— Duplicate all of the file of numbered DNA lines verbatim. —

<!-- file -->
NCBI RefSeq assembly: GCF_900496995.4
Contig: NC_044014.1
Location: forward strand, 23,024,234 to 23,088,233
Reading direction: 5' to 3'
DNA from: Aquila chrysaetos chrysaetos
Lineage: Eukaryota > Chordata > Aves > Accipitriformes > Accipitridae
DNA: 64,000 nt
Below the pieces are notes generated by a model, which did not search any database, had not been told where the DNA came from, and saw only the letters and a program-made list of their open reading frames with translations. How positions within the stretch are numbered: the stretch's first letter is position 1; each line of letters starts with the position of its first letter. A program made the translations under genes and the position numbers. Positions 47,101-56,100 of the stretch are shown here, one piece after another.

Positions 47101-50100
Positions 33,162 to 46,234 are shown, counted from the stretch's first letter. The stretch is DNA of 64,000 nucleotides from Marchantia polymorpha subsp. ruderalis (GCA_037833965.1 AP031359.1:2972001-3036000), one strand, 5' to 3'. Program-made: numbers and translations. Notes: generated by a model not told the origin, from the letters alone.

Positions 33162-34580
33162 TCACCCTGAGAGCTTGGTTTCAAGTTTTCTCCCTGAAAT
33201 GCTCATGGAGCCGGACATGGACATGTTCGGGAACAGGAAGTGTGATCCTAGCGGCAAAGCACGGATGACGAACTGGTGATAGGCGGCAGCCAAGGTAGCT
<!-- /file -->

NCBI RefSeq assembly: GCF_900496995.4
Contig: NC_044014.1
Location: forward strand, 23,024,234 to 23,088,233
Reading direction: 5' to 3'
DNA from: Aquila chrysaetos chrysaetos
Lineage: Eukaryota > Chordata > Aves > Accipitriformes > Accipitridae
DNA: 64,000 nt
Below the pieces are notes generated by a model, which did not search any database, had not been told where the DNA came from, and saw only the letters and a program-made list of their open reading frames with translations. How positions within the stretch are numbered: the stretch's first letter is position 1; each line of letters starts with the position of its first letter. A program made the translations under genes and the position numbers. Positions 47,101-56,100 of the stretch are shown here, one piece after another.

Positions 47101-50100
Positions 33,162 to 46,234 are shown, counted from the stretch's first letter. The stretch is DNA of 64,000 nucleotides from Marchantia polymorpha subsp. ruderalis (GCA_037833965.1 AP031359.1:2972001-3036000), one strand, 5' to 3'. Program-made: numbers and translations. Notes: generated by a model not told the origin, from the letters alone.

Positions 33162-34580
33162 TCACCCTGAGAGCTTGGTTTCAAGTTTTCTCCCTGAAAT
33201 GCTCATGGAGCCGGACATGGACATGTTCGGGAACAGGAAGTGTGATCCTAGCGGCAAAGCACGGATGACGAACTGGTGATAGGCGGCAGCCAAGGTAGCT